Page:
“Not all those who wander are lost” – JRR Tolkien
I felt utterly and totally lost. On top of that, if I didn’t have a smartphone with navigation, I would be literally lost. So many want to be freed from the confines of set hours, set tasks, but I yearned for them. I need the lines so that I know where to colour in.
A couple of weeks ago, I set out for one of my work mornings in the city. The purpose of these mornings (which Jonathan and I take on rotation whilst the other stays home to do school with the kids who are not yet in a school) is to get out in the city - to walk, to pray, to listen, to learn. And faithfully I would do so, but feeling more and more lost. Where Jonny was getting amazing insight into how the past and present of the city is interlinked, and a feel for God’s heart for this place, I was hearing crickets. Sometimes it’s difficult to not compare with co-labourers.
But this morning was different. After weeks of feeling very disconnected in my personal devotion time, I had connected with Jesus over Micah 6:8:
He has shown you, O man, what is good; And what does the Lord require of you
But to do justly, To love mercy, And to walk humbly with your God?
What are you doing here?
It seemed that all of the sudden I had the very obvious revelation that I was new here. That was something I was already painfully aware of. But there was a clarification for me: I was new here, but Jesus was not. I was so worried about what I was supposed to be doing, how I could start, what I could give, that I had overlooked the fact that he is already at work here.
I don’t actually need Jesus to tell me what to do, I need (and get to) discover what he’s already doing. God is already up to something in Cheltenham. He has been since before its name was first referenced in 803 and since it gained its popularity because of spa waters in 1716. He is already doing something here. Am I here to “start something” or to join what he is already up to?
Now I had some lines to colour in. To discover what he is doing, I pursue what he has already shown me to be good. My eyes were opened to learning and opportunities all around me. I share a few in hopes that they are of some encouragement.
I had a very interesting conversation with a lady named Emily on the street, raising money for Oxfam. I got to hear all about the works of justice that they are doing all over the world. I also heard from a friend about the discrimination they faced upon moving to Britain as a non-white, non-western person. This has given me a new sensitivity to those from other cultures – even though I often feel like an “outsider”, I do not face those sorts of difficulties and would love to be a person who brings peace.
I was on my way to a ladies craft evening that a new friend invited me to when I was approached by Claire. She was in a very emotional state, asking for money to buy Christmas cards for her children, and telling me about her liver disease. As I had no money to give Claire, I humbly asked if I could pray for her. We held hands in the middle of the street and I got to pray the peace and love of Jesus over her. Her intense emotional state immediately calmed. Claire even prayed for me. This is such a small thing, but we are learning that for the homeless or the outcast, looking them in the eyes and treating them like human beings is a very merciful thing.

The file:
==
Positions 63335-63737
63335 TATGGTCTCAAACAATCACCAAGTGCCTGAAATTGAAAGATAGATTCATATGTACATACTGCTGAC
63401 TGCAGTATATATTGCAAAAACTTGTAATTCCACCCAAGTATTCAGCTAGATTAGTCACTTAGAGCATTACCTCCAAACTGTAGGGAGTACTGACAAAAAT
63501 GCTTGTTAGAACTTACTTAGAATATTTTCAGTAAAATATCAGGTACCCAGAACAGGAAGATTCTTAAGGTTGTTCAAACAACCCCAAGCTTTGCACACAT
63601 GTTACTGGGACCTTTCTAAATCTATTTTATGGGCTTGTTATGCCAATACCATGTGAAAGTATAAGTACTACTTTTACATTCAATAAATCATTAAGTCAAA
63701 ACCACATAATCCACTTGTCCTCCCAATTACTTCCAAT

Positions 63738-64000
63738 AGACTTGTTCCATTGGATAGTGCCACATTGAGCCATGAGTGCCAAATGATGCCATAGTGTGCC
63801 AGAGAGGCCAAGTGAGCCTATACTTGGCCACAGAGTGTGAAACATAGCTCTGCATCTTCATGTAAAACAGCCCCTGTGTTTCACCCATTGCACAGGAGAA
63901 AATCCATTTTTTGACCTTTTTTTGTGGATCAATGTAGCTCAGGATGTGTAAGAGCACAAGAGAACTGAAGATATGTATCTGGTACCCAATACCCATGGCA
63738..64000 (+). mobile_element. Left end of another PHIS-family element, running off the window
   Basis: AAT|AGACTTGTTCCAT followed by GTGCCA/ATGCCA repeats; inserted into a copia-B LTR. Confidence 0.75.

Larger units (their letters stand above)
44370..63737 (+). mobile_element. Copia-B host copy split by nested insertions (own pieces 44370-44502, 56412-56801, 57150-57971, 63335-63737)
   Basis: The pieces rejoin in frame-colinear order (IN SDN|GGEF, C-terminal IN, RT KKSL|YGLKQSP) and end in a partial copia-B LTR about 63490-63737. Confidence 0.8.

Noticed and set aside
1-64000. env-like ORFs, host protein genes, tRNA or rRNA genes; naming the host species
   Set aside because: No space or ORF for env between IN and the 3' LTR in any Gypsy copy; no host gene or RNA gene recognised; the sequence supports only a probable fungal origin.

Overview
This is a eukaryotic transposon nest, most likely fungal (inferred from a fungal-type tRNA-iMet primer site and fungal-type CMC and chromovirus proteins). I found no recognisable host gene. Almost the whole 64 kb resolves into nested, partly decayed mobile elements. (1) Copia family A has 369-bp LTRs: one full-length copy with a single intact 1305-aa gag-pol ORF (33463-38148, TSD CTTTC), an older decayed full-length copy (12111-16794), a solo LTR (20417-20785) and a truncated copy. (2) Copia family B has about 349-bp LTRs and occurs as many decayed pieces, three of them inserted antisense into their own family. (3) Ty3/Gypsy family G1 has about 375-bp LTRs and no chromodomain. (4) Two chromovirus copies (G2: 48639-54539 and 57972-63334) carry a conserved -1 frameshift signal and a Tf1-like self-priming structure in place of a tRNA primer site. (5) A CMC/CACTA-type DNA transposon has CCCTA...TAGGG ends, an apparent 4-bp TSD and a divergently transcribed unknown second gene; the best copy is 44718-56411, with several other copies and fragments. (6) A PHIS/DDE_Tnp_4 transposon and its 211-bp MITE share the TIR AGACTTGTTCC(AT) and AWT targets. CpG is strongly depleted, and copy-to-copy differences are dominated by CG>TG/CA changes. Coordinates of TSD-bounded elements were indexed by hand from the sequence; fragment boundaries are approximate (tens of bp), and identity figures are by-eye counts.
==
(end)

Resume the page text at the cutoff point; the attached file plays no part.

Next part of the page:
I also met Maggie during the daytime in a little alleyway you take from the High Street to a grocery store. She was moving very slowly down the middle of the walkway. If I hadn’t been looking for opportunities for justice and mercy, I probably would have missed her in my hurry. But I stopped, looked at her, and realized that she was clutching a white cane to her chest and was moving her feet very slowly and carefully. Maggie has such severe short-sightedness that she cannot see where she is stepping. She is not blind in that she sees light. Although she lives alone and is mobile, she has had a hard time navigating an area of road works on the High Street. I got to escort Maggie through that area and learn about her childhood and life living with the disease that has stolen almost all of her sight.
This is inevitable for me as I am constantly having to ask people what they just said or what it means. It’s difficult because I don’t like being the person who is useless and unknowledgeable. I don’t like being an outsider; being an alien means that you are always an outsider. I know that years from now I’ll still be asked if I’m “on holiday” in England.
But it also means that I humbly step out and offer myself for whatever needs to be done. This week I started helping out with the crew for a theatre production going on this weekend. This meant drilling dozens of holes in boards because that was the only thing I was useful for, or “footing the ladder” (I had to discern the meaning of this the first time they said it) which meant steadying the ladder for someone doing the actual work. What a joy, though! If I get over myself and how I have no idea of half of what they are saying about the lighting and the setup, I get to participate in putting together something beautiful and fun for the community to attend, even if it’s just a teeny part of it.
What about you? Maybe like me, you are needing some lines to colour in, or perhaps you are one of those gifted individuals who can move without the outline – either way, how do you see these themes of justice, mercy, and humility playing out specifically in your life?